I would certainly read it as:
Start accelerating at the accelerando so that you are playing at a moderato tempo when you get to the moderato, then continue to play moderato until you reach another tempo marking or the end of the piece.
That might not be exactly how others play it, and every performance involves interpretation of the score by the performer(s), but that is the only literal interpretation I can think of for those markings.
Moderato indicates a tempo faster than andante and slower than allegro, usually between 108 and 120 beats per minute.
Slowly could also be called lento and is likely meant to be 45 - 60 beats per minute. If so, that accelerando is really brief, since at the end of it you are being told to play twice as fast as at the beginning. Slowly might instead mean more of an adagio tempo of 66 - 76 beats per minute. Before you get too caught up in exactly how slow or fast to play, read the next paragraph.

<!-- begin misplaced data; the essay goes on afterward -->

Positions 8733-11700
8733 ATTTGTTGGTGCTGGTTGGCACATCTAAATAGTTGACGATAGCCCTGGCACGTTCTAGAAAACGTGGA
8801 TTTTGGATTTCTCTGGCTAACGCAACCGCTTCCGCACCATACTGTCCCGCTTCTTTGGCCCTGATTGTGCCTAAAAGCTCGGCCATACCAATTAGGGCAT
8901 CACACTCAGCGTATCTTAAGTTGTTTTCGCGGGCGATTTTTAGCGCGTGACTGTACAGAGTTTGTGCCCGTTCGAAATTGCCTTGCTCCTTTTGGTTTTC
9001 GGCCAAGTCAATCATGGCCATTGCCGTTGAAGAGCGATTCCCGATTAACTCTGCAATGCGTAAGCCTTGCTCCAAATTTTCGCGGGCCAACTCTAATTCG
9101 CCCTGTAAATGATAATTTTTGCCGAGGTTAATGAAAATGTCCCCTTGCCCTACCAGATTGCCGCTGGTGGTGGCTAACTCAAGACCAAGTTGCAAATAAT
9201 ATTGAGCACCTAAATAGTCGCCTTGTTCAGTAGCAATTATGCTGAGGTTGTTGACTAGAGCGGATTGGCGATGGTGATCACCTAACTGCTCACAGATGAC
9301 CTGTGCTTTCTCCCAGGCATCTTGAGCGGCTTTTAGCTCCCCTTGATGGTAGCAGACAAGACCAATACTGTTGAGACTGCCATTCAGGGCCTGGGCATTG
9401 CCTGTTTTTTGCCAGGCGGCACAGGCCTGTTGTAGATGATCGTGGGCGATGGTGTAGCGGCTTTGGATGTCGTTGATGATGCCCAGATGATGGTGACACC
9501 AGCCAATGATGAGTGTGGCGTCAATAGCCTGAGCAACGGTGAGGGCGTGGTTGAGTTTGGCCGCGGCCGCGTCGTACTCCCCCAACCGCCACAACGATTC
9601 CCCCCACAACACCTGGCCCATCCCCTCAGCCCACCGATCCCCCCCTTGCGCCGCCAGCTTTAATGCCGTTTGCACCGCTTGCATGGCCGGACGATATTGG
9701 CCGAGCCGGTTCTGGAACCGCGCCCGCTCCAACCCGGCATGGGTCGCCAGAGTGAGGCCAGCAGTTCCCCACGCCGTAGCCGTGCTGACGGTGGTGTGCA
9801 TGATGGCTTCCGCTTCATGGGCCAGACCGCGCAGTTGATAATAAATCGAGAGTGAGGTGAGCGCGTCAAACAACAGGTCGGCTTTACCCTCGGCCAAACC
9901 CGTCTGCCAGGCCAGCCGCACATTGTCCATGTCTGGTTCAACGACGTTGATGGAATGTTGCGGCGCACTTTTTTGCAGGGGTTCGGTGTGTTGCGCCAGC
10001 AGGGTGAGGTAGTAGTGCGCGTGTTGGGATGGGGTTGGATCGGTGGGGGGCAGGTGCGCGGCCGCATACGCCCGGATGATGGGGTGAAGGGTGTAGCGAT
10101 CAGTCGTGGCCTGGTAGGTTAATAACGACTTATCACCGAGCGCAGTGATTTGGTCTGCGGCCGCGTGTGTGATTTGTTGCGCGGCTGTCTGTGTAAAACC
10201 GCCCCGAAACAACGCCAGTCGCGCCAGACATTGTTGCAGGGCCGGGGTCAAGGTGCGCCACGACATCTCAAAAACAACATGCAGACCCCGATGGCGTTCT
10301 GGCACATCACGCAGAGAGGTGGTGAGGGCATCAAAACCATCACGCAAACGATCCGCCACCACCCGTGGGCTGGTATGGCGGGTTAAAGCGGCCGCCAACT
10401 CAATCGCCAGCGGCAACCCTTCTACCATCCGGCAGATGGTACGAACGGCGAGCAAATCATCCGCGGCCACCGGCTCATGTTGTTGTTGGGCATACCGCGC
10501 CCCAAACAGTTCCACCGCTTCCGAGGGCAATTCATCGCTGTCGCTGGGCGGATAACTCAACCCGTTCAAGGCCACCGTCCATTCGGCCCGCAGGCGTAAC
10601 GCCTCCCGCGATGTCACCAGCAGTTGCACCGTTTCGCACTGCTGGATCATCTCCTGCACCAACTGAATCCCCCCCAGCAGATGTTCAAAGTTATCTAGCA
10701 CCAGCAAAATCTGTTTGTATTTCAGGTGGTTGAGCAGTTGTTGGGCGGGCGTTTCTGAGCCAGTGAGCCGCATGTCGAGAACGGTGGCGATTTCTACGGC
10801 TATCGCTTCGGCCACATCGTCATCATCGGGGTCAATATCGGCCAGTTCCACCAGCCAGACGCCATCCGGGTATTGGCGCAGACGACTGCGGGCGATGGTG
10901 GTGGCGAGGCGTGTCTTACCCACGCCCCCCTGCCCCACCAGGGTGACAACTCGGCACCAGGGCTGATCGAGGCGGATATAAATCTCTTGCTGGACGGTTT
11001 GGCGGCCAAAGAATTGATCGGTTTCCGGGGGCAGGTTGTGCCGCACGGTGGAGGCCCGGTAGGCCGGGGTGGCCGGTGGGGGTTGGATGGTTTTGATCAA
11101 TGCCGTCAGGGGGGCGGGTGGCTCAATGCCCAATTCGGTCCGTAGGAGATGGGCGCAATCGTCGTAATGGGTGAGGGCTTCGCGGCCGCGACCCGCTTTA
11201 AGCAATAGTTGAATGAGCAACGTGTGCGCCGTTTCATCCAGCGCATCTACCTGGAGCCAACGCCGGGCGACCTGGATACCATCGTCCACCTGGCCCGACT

Note the word freely in the initial tempo marking. That means you are invited to play around with the tempo a little bit. The composer expects/suggests that you speed up and slow down a little bit as you play to better convey emotion. A good question about that is, should we continue to play freely through the whole piece, even after other tempo markings? I would say yes, and I would interpret the freely at the beginning to indicate the whole piece is to be played with interpretive tempo.